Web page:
comprise vs incorporate what difference

what is difference between comprise and incorporate

English

Etymology

From Middle English comprisen, from Old French compris, past participle of comprendre, from Latin comprehendere, contr. comprendere, past participle comprehensus (to comprehend); see comprehend. Compare apprise, reprise, surprise.

Pronunciation

  • IPA(key): /kəmˈpɹaɪz/

Verb

comprise (third-person singular simple present comprises, present participle comprising, simple past and past participle comprised)

  1. (transitive) To be made up of; to consist of (especially a comprehensive list of parts). [from the earlier 15th c.]
  2. (sometimes proscribed, usually in the passive) To compose; to constitute. [from the late 18th c.]
    • 1657, Isaac Barrow, Data (Euclid) (translation), Prop. XXX
      “Seeing then the angles comprised of equal right lines are equal, we have found the angle FDE equal to the angle ABC.”
    • Three chairs of the steamer type, all maimed, comprised the furniture of this roof-garden, with (by way of local colour) on one of the copings a row of four red clay flower-pots filled with sun-baked dust from which gnarled and rusty stalks thrust themselves up like withered elfin limbs.
  3. To contain or embrace. [from the earlier 15th c.]
  4. (patent law) To include, contain, or be made up of, defining the minimum elements, whether essential or inessential to define an invention.
    Coordinate term: compose (close-ended)

Usage notes

Synonyms

  • (to compose): form, make up; see also Thesaurus:compose

Related terms

  • comprehensive

Translations

Further reading

  • comprised of on Wikipedia.Wikipedia
  • comprise in Webster’s Revised Unabridged Dictionary, G. & C. Merriam, 1913.
  • comprise in The Century Dictionary, New York, N.Y.: The Century Co., 1911.

Anagrams

  • perosmic

French

Pronunciation

Verb

comprise

  1. feminine singular of the past participle of comprendre


English

Etymology 1

From Middle English, from Late Latin incorporātus, perfect passive participle of incorporō (to embody, to incorporate), from in- (in) + corpus, corporis (body).

Pronunciation

  • (verb)
    • (Canada) IPA(key): /ɪŋˈkɔɹpɚe(ɪ)t/
    • (Received Pronunciation) IPA(key): /ɪŋˈkɔː(ɹ).pəɹ.eɪt/
    • (US) enPR: ĭnkôr’pərāt, IPA(key): /ɪŋˈkɔɹpɚeɪt/
  • (adjective)
    • (Canada) IPA(key): /ɪŋˈkɔɹpɚət/
    • (Received Pronunciation) IPA(key): /ɪŋˈkɔː(ɹ).pəɹ.ət/
    • (US) enPR: ĭnkôr’pərət, IPA(key): /ɪŋˈkɔɹpɚət/

Verb

incorporate (third-person singular simple present incorporates, present participle incorporating, simple past and past participle incorporated)

  1. (transitive) To include (something) as a part.
  2. (transitive) To mix (something in) as an ingredient; to blend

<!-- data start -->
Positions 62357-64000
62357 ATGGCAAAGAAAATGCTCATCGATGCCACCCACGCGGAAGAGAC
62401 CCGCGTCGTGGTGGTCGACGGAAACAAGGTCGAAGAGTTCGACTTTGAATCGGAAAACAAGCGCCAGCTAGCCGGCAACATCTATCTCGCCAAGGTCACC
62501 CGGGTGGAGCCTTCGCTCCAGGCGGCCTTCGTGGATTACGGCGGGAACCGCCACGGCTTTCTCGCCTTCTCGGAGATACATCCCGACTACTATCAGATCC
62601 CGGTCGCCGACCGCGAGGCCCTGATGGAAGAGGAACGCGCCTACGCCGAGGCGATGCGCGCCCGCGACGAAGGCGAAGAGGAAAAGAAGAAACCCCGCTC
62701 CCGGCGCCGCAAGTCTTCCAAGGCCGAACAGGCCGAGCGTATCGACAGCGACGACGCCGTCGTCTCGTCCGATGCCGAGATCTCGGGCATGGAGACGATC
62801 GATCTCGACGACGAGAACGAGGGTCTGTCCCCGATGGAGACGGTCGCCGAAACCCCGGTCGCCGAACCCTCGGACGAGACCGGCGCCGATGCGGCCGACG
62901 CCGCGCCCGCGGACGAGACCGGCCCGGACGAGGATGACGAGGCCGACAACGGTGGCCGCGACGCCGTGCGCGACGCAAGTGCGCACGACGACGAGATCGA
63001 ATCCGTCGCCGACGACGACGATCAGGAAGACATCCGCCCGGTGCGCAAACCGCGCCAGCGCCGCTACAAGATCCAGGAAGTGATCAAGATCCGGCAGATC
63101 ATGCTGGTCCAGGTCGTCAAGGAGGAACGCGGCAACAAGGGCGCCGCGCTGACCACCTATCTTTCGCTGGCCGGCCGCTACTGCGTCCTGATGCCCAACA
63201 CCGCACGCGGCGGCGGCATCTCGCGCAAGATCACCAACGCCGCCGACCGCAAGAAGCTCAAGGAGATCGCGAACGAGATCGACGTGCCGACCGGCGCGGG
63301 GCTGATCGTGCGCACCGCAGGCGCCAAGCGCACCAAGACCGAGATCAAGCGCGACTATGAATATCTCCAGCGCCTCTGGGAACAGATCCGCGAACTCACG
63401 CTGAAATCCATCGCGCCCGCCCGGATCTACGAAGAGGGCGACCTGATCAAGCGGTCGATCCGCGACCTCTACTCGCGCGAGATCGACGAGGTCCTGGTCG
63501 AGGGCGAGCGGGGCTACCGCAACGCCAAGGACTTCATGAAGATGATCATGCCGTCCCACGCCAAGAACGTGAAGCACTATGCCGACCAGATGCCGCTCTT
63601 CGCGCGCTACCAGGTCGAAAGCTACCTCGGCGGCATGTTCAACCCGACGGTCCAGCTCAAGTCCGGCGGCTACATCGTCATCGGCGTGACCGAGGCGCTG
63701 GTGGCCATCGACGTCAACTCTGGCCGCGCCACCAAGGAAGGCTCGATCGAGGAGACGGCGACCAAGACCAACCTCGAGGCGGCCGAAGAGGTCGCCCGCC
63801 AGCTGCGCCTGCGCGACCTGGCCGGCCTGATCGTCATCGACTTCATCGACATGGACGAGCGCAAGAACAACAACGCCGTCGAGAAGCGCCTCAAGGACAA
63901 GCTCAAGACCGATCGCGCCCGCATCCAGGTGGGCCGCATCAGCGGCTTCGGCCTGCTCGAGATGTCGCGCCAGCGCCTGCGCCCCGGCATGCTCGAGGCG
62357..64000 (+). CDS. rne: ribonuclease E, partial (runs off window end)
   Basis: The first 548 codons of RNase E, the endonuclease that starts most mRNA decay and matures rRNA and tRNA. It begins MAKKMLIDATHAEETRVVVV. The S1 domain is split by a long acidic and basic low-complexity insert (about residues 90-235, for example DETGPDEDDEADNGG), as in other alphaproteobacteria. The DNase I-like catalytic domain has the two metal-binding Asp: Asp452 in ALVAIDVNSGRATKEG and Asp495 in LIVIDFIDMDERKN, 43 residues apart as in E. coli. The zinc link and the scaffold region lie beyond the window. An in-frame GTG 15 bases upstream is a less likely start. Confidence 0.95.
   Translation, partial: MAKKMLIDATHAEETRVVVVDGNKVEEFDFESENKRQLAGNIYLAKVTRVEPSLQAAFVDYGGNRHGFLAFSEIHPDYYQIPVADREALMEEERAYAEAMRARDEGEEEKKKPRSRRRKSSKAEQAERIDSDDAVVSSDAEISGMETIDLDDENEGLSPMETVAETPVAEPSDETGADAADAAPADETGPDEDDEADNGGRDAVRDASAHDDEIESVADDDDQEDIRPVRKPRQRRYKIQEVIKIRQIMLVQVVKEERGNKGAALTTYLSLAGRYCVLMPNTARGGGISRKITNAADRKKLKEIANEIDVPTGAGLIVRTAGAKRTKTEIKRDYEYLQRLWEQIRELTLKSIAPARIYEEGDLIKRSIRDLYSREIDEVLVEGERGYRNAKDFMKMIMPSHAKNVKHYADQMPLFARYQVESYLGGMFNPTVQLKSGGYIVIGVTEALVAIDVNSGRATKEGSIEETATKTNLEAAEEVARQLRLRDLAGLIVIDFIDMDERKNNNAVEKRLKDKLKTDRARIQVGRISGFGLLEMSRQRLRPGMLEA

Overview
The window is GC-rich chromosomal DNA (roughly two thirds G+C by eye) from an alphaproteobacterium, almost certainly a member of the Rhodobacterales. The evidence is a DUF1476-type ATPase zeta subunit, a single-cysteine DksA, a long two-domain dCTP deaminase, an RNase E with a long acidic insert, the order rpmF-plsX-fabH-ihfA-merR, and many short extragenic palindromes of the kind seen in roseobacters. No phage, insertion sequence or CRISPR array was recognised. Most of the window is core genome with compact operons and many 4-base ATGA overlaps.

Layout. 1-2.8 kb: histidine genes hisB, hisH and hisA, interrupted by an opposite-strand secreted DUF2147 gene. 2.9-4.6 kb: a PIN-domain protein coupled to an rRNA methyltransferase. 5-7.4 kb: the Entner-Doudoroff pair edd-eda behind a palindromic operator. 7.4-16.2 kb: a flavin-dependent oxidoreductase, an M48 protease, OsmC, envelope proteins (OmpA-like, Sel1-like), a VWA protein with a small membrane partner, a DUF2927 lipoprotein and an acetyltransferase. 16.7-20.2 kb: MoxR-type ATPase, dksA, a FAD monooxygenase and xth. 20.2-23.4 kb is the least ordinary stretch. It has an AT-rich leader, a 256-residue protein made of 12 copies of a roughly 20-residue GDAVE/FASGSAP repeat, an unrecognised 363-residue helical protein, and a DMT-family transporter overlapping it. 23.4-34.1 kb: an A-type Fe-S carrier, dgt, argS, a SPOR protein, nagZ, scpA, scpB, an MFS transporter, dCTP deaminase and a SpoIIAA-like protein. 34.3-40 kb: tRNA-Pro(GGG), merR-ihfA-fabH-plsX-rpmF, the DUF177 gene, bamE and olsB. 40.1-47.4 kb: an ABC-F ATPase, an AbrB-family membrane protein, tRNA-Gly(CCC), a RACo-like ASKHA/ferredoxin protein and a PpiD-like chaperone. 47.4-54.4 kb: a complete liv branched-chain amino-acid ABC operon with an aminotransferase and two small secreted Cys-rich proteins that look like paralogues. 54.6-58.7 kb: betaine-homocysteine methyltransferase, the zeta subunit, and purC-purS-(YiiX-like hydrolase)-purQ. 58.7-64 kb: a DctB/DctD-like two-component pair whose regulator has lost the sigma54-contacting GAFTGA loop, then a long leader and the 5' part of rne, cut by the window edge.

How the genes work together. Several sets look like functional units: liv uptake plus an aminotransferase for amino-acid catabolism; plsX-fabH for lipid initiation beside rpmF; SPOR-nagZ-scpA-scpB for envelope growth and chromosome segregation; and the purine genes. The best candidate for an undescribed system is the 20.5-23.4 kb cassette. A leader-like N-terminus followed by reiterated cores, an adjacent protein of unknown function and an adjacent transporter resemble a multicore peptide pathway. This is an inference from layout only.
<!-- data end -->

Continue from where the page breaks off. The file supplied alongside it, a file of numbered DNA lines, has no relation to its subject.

3. (transitive) To admit as a member of a company
  4. (transitive) To form into a legal company.
  5. (US, law) To include (another clause or guarantee of the US constitution) as a part (of the Fourteenth Amendment, such that the clause binds not only the federal government but also state governments).
  6. To form into a body; to combine, as different ingredients, into one consistent mass.
  7. To unite with a material body; to give a material form to; to embody.
    • 1710, Edward Stillingfleet, Several Conferences Between a Romish Priest, a Fanatick Chaplain, and a Divine of the Church of England Concerning the Idolatry of the Church of Rome
      do not deny , that there was such an Opinion among the Heathens , that Spirits might possess Images , and be incorporated with them
Derived terms
  • incorporated
Translations

Adjective

incorporate (comparative more incorporate, superlative most incorporate)

  1. (obsolete) Corporate; incorporated; made one body, or united in one body; associated; mixed together; combined; embodied.

Etymology 2

in- (not) +‎ corporate

Pronunciation

  • (Canada) IPA(key): /ɪŋˈkɔɹpɚət/
  • (Received Pronunciation) IPA(key): /ɪŋˈkɔː(ɹ).pəɹ.ət/
  • (US) enPR: ĭnkôr’pərət, IPA(key): /ɪŋˈkɔɹpɚət/

Adjective

incorporate (not comparable)

  1. Not consisting of matter; not having a material body; incorporeal; spiritual.
    • Moses forbore to speak of angels, and of things invisible, and incorporate.
    • 1905, Leonid Andreyev, trans. Alexandra Linden, The Red Laugh: Fragments of a Discovered Manuscript:
      The air vibrated at a white-hot temperature, the stones seemed to be trembling silently, ready to flow, and in the distance, at a curve of the road, the files of men, guns and horses seemed detached from the earth, and trembled like a mass of jelly in their onward progress, and it seemed to me that they were not living people that I saw before me, but an army of incorporate shadows.
  2. Not incorporated; not existing as a corporation.
Antonyms
  • corporate, corporeal

Anagrams

  • procreation

Italian

Verb

incorporate

  1. inflection of incorporare:
    1. second-person plural present indicative
    2. second-person plural imperative
  2. feminine plural of incorporato

Anagrams

  • crepitarono, patrocinerò, portoricane

Latin

Verb

incorporāte

  1. second-person plural present active imperative of incorporō

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